Church at Antioch as described in Acts 11:19-29 and 13:1-3, was at that time, a church at its best during the initial years after Christ’s resurrection! It was truly a great Commission church!
The church started on Pentecost after the Holy Spirit moved greatly at Peter’s sermon. Three thousands were converted on that day at Jerusalem (Acts 2). It comprised of all Jewish believers. They were fulfilling what Jesus said by going to Jerusalem, Judea and Samaria. Since the Christians were all Jewish converts, there were two problems - one external and the other, internal. The external problem was that the believers were looked upon as traitors to Moses’ Laws. This gave the religious authority the reason for persecuting the disciples of Christ. They were sure the Romans would side them as the majority to win over their favours. Meanwhile the internal problem had to deal with cliques of all things Jewish. This would eventually lead to inwardness of the Church at Jerusalem, thus curtailing the expansion of the Gospel to the Gentiles. Then came the stoning of Stephen to death and igniting widespread persecution on the believers. This led to the migration of believers to other cities across the region except the apostles and some leaders who stayed at Jerusalem. Some Jewish believers went to Antioch, the first city outside of Israel! These did not go there only to escape imprisonment and torture but they shared the Gospel! Thus, the first Great Commission Church - began. The first multi-racial, multi-cultural church.
There are few ingredients that make the Antioch church the first Great Commission church and leave a benchmark for any church today.
1. It was a witnessing Church (Acts 11:19-21).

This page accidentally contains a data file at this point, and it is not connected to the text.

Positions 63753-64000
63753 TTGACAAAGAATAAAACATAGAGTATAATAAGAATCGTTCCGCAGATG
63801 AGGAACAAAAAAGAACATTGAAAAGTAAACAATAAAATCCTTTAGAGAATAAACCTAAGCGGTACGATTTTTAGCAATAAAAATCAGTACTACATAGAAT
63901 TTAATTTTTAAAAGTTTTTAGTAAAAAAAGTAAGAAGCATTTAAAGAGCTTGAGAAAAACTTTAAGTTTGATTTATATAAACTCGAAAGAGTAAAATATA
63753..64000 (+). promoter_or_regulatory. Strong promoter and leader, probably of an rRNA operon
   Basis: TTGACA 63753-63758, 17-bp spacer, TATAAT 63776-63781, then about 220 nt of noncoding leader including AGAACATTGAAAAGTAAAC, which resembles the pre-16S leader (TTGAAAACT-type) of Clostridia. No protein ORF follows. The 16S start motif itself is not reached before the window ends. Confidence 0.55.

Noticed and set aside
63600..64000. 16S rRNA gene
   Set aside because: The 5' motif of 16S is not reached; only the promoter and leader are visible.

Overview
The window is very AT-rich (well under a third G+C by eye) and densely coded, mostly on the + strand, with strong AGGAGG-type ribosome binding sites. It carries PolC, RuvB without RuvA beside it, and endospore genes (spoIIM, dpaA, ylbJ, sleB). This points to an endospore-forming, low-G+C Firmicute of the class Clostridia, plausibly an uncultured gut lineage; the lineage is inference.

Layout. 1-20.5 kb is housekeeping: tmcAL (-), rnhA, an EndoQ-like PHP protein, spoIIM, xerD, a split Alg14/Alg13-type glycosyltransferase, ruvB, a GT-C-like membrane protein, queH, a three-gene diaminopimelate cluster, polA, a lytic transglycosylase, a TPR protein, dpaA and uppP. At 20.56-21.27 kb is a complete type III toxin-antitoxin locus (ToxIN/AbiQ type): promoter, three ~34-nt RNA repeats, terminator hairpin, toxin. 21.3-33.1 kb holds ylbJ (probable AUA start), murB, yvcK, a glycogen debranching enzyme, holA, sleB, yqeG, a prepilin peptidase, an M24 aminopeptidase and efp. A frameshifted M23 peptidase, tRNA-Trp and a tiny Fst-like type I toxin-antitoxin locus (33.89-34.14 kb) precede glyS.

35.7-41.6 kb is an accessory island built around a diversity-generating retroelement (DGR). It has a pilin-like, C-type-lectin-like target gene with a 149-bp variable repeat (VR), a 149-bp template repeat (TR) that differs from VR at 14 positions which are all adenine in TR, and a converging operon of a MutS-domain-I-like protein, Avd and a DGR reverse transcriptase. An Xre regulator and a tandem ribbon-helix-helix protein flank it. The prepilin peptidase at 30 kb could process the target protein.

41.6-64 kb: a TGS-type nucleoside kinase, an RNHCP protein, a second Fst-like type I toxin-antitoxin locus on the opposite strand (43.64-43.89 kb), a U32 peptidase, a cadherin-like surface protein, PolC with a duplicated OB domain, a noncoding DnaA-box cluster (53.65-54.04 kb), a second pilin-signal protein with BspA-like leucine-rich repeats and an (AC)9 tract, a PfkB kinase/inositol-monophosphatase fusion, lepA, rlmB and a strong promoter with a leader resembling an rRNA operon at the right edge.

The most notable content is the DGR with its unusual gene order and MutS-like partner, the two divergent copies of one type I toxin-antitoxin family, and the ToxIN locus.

The church was started not by a famous preacher or a great church strategist. There were no big names like Paul, Peter or Barnabas in its initial months. It all began when some unnamed and unsung believers believed in the call of the Great Commission. They were persecuted yet they did not give up! They were not ashamed of the gospel for they believed it was the power of God unto salvation! They shared not only to the own native race, but also to the Gentiles. Their passion rested upon Jesus’ very words, “Go and make disciples of all nations” (Matthew 28:19).
If we are not witnessing to the lost and not winning them to Christ, then the church loses its purpose of existence. Church becomes a club and Christianity becomes a religion with 'dos' and 'donts'!
How beautiful upon the mountains are the feet of him who brings good news...(Isaiah 52:7). This prophecy concerns the future of Israel under captivity to the Babylonians. It'll last for 70 years. When that judgment is over, God will send a messenger of goodnews that Israel is no longer bound. They are free to go. This messenger will be passionate about the message and will run across treacherous terrains to deliver the goodnews. Those in exiles who long to return see the messenger's beautiful feet! The feet of the runner of hope is beautiful!
Do we have the passion to run with the Gospel message telling the lost that they are set free by the cross of Christ?
2. It was a Discipling Church (Acts 11:22-26).
When Barnabas arrived in Antioch, he saw something that probably never entered his mind before. The Gentiles were expressing their adoration and worship for Jesus Christ the same way that the Jewish believers did! This caused him to be overflowed with joy seeing what Jesus Christ had commanded come to pass. He immediately began to disciple the growing church. He knew he needed to disciple these believers for even greater days ahead! He couldn’t do this alone and so he recruited Saul. Saul had been in Tarsus for four years now, preaching and teaching in the churches throughout the region, and growing in the grace of God. Together, they taught and discipled the new believers in Christ!
Barnabas and Saul are so called functional leaders - they came for a need! Barnabas did not settle down in Antioch as the ‘POPE’. Saul did not set up an office to be the ‘BISHOP’.
Do we need prophets today? Sure, if there is a need. Do we need teachers and pastors and evangelists? Of course, if there are needs for them. But more importantly, the church today needs disciplers! Every believer is not only to be followers of Christ but also to teach others to become followers of Christ! Making disciples of all nations, and in Greek, ‘nations’ means all people groups.